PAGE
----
May 5, 2006 -- The dreaded swimsuit season is upon us, and believe it or not, the call to action to lose weight is greater at this time of year than the annual promise to improve your diet and exercise on New Year's Day. So what's the best diet to help you lose weight in time to reveal the "new you" this summer?
There is no such thing as one size fits all when it comes to losing weight. The best diet programs include plenty of food to ward off hunger, all food groups, promote regular physical activity, and allow small portions of favorite foods. Beyond the basics, it really depends on what type of diet plan matches your lifestyle and is sustainable for life. Don't think of diets as beginning and ending; rather, the best plans are journeys toward improved health that help you improve your eating and exercise habits.
Before I get to my favorite diet books, I have to confess my bias about diets in general -- they all work. Losing weight is really quite simple: eat fewer calories than you burn and you will shed pounds. So whether you eliminate whole food groups, go on a crazy fad diet, or live on cabbage soup, you will lose weight.
The problem is most diets suggest radical changes from usual dietary habits, and as a result, dieters only last a few weeks to months before throwing in the towel and returning to their old eating habits. Being ravenous all the time, spending an hour a day at the gym, or feeling deprived of favorite foods are triggers that put an end to conventional diets.
It is not sexy, and to some it borders on utterly boring, but the real secret to weight loss is making slow and gradual changes in eating and lifestyle behaviors. Experts recommend trimming 500 calories a day by reducing calories and increasing exercise to result in a 1-2 pound weekly weight loss. Holding the mayo on your sandwich, eating a side salad instead of french fries at lunch, walking 45 minutes, reducing portion sizes, and piling on the veggies at dinner are examples of simple ways to trim 500 calories in a day.
My Favorite non-Diet Books
My favorite diet books are not really diet books at all but easy-to-read books offering a wealth of ideas and tips on how to make those small and gradual behavior changes. This list is by no means complete. There are lots of great books available, but these are a few of my favorites:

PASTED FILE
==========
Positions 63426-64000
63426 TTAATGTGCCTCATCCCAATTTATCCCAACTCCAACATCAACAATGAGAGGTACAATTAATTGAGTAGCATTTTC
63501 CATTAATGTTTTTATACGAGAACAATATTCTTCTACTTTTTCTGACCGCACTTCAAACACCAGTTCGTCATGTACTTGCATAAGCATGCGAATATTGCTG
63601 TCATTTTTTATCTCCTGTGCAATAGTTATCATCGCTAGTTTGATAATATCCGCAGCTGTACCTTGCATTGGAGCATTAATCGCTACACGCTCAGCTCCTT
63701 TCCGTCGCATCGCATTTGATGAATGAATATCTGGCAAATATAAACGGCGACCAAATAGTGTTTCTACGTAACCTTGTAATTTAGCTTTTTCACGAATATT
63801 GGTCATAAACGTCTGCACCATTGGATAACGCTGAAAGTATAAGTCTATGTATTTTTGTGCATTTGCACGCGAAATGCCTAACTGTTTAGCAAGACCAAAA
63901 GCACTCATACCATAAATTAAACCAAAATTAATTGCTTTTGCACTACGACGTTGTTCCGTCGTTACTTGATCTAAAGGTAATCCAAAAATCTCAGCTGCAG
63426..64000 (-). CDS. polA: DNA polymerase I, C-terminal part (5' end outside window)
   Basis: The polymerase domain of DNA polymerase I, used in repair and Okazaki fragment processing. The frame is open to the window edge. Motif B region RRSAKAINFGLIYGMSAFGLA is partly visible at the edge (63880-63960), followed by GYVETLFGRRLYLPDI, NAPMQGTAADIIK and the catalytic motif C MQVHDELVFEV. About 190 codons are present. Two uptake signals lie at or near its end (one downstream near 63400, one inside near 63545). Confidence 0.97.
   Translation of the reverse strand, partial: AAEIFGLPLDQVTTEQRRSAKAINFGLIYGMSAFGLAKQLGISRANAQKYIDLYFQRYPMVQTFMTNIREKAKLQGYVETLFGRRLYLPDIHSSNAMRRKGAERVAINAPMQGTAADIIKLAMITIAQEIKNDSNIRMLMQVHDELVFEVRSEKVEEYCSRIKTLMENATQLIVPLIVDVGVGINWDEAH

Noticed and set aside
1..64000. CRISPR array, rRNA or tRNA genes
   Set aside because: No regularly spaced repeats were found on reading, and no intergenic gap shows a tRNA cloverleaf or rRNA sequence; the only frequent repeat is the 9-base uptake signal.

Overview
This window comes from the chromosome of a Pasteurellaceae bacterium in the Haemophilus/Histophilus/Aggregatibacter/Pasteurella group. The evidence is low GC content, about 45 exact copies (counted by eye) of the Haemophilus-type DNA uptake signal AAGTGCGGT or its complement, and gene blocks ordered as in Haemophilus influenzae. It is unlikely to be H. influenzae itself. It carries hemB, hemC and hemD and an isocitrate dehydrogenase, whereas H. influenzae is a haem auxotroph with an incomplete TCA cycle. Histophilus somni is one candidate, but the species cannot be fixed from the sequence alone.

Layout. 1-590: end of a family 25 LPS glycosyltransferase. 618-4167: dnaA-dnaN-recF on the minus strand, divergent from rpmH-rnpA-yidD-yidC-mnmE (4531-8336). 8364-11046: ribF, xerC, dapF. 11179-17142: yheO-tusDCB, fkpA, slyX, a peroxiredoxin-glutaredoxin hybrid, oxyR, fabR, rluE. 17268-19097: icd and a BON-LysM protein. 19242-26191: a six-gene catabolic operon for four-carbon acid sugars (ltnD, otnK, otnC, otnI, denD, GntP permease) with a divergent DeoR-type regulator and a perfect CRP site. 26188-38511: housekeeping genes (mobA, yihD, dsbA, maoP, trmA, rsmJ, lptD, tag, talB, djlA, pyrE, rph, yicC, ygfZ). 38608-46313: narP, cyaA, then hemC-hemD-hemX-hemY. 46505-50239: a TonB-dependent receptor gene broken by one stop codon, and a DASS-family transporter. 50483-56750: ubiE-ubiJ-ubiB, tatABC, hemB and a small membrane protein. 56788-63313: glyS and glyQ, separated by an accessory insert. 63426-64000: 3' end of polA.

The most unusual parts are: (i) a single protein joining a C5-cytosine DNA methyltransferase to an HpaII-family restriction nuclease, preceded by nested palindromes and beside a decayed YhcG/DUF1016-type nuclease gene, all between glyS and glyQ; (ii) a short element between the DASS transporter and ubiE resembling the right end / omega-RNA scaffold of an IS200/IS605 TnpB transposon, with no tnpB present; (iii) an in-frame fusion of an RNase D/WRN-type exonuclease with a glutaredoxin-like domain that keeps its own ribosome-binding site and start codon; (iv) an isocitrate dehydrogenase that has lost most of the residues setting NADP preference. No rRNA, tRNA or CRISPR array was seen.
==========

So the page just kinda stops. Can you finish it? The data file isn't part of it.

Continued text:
The Way to Eat by David Katz, MD, MPH, and Maura Gonzalez, MS, RD (Sourcebooks, 2002). Katz is a well-respected obesity expert who knows how to simplify the science behind weight loss with helpful tips on how to make small changes for lifelong weight control. Included in the six-step plan are skills and strategies to help dieters master control over eating so they never have to go on a diet.
The Step Diet by Jim Hill, PhD, John Peters, PhD, and Bonnie Jortberg, MS, RD (Workman Publishers, 2004). Even though the word "diet" is in the title, this little book (comes with a pedometer) is a wonderful compilation of tips, ideas, and step counts to help get you moving and improve your lifestyle. All you need is a good pair of sneakers to walk your way to weight loss.
Volumtetrics Weight-Control Plan by Barbara Rolls, PhD, and Robert Barnett (Quill Books, 2000). Eat more food and lose weight is the premise of this book. The authors explain the scientifically proven method of "energy density" and teach you how to bulk up meals with foods that fill you up on fewer calories. Recipes are included to help get you started eating foods that won't leave you hungry and help you trim your waistline.
- Thin for Life by Anne Fletcher, MS, RD (Houghton Mifflin, 2003). Secrets from successful losers are the foundation of this reality diet book. The author interviewed hundreds of successful "masters" who have lost weight and kept it off to come up with 10 keys to successful weight loss.
Diet Books for Everyone
If you are the type that prefers a specific plan including menu plans, foods to include and avoid, and rules to follow, here are a few of the diets that get it right. Not included are the numerous online diet programs that offer similar benefits and the anonymity of being connected without having to show up for meetings or programs.
The Sonoma Diet by Connie Guttersen, PhD, RD (Meredith Books, 2005). Wine lovers, rejoice! Here is a diet book that allocates calories for wine and lots of wonderfully healthy food. The plan has a strict first phase but eases into a sensible diet plan similar to a Mediterranean approach with lots of healthy foods. This dietitian and culinary expert encourages dieters to slow down and taste the food, enjoying and savoring the fabulous flavors and textures of nutritious food and her delicious-looking recipes.
The South Beach Diet by Arthur Agatston, MD (Rodale Press, 2003). A best seller for years because it is a plan that works and is sustainable. The diet includes lots of healthy foods, especially in the final phase of the diet. Managing hunger and sticking with the plan gets easier as you progress through the tougher and stricter first phases.
. This successful company has launched a variety of books and programs targeted to get people to make healthy lifestyle changes including food, fitness, and emotional and mental health. Their programs empower dieters to make better food choices and get connected at meetings (in person or online) for motivation, support, and sustainability of lifestyle changes.
- No Fad Diet: A Personal Plan for Healthy Weight Loss by the American Heart Association (Clarkson Potter, 2005). This is the first diet book from the esteemed AHA touting three simple tenets to permanent weight loss - "think smart, eat well, and move more." It has recipes and meal plans at 1,200, 1,600, and 2,000 calories along with lots of helpful tips on how to resist temptation and eat for a healthier heart.